Lamellar keratoplasty is a surgical procedure in which only a layer in the front of the patient’s cornea (anterior) is removed and replaced. In this manner, the anterior chamber of the cornea remains intact.

By not transplanting the subsequent endothelial layer of the cornea it is hoped to reduce the risk of rejection of the cornea. Additionally, visual rehabilitation may occur more rapidly and the long-term success of the cornea is increased.

Dr. Singh is one of only a few corneal transplant surgeons routinely performing this technique, and the 1st surgeon on Houston to perform a variant of his technique known as the maximal depth (or Big Bubble) technique. This variant technique achieves a smoother interface and ~ visual potential is increased.

Deep Anterior Lamellar Keratoplasty is suitable only for those patients with a corneal disease that involves only the anterior or stromal portion of the cornea. Examples of corneal diseases that may be amenable to DALK include keratoconus and corneal scars. Dr. Singh will determine if this is a suitable alternative through a thorough and careful examination.

Endothelial Corneal Transplant (DSAEK)

This is an exciting advance for individuals with diseased corneas due to edema that has fairly recently become available.

Trough endothelial keratoplasty, the healthy anterior part of a patient’s cornea is retained while their diseased corneal endothelium is replaced with healthy donor tissue through a small incision. No sutures are needed in this procedure to hold the donor cornea is place, and only a few sutures are placed at the surgical incisions. These sutures are generally removed much earlier than with o her corneal transplantation techniques, most often from 2 to 6 weeks after the surgery.

One of the exciting aspects to this new surgical procedure, and there are several, is that the recipient’s cornea remains structurally intact and resistant to injury. Additionally, the visual rehabilitation is much faster and occurs in 2 to 3 months as compared to 12 to 18 months for traditional PK.

Certain patients may qualify for a Endothelial Keratoplasty (DSAEK), particularly those who have corneal edema due to defective corneal pump {endothelial) cells. Corneal decompensation after cataract surgery and Fuchs’ Endothelial Dystrophy are the most common circumstance that may qualify for an endothelial transplantation. A comprehensive examination of the cornea by Df. Singh is necessary to determine if thls procedure is an appropriate alternative for the patient to traditional corneal transplantation.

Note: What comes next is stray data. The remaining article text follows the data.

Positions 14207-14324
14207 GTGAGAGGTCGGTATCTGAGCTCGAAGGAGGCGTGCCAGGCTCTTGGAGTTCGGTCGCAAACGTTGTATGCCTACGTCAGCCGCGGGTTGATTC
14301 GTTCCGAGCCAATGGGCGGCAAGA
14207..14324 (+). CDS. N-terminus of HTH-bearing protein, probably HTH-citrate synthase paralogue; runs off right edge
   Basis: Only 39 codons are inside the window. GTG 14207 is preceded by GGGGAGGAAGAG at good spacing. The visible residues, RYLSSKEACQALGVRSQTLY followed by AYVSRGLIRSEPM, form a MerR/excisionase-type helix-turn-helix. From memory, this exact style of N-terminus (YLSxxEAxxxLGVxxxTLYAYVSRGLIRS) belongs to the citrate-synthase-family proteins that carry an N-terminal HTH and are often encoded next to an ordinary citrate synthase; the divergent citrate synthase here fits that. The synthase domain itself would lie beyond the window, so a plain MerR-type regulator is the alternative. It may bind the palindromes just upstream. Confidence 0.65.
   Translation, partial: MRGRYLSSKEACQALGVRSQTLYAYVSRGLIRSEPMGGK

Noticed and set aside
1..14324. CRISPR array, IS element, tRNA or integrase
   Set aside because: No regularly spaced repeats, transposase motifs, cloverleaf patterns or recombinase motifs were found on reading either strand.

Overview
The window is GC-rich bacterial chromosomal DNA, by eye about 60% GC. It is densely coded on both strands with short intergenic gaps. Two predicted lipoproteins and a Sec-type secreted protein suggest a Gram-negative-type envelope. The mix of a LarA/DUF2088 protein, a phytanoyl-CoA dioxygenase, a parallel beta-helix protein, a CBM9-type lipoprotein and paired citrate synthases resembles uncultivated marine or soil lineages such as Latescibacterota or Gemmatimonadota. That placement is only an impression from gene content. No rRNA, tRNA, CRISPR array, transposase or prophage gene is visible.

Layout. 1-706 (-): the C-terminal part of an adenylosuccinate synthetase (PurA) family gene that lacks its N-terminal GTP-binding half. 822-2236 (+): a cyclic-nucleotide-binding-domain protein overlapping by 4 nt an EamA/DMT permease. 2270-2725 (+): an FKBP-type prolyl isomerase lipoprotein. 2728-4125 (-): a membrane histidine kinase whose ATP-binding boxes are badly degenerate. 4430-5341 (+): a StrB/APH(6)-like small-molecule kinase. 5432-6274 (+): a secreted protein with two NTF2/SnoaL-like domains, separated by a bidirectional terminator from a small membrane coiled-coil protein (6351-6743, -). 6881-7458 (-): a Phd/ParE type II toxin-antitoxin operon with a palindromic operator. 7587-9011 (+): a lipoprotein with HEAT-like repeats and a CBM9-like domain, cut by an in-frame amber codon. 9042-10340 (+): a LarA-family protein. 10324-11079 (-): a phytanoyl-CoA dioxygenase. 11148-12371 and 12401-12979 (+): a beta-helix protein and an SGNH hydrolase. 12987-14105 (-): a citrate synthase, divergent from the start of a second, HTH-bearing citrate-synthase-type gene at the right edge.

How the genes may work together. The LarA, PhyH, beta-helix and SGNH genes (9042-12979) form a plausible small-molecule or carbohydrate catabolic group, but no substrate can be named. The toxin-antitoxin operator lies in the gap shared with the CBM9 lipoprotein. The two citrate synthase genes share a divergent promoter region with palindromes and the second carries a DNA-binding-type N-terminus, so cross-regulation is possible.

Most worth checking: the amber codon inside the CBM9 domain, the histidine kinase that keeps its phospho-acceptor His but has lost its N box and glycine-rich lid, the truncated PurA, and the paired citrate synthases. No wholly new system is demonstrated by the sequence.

Returning to normal activities within 1 week following this particular surgery is not uncommon.

Artificial (Synthetic) Corneal Transplant

An artificial corneal transplant is a technique used to rehabilitate those patients who have previously undergone a penetrating keratoplasty (PK), but whose corneal transplant has failed and the prognosis for another corneal transplant is poor. These include conditions such as a severely vascularized cornea where the chance of rejection is high or in those patients who have previously had 2 or more corneal transplants where rejection was experienced.

This technique involves securing a plastic, inert disc on a carrier donor cornea that is then sewn onto the patient’s cornea after the previous damaged tissue is removed. This surgery can be highly successful, and may be the only reasonable alternative for patients who are poor candidates for further successful corneal transplantations. This condition requires more care by the patient postoperatively, but may allow for a more rapid visual recovery.

If you have had a poor outcome f:rom previous corneal transplantation, Dr, Singh can evaluate your candidacy for this new and exciting procedure through a thorough preoperative examination and discussion.

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Artificial or Synthetic Corneal Transplant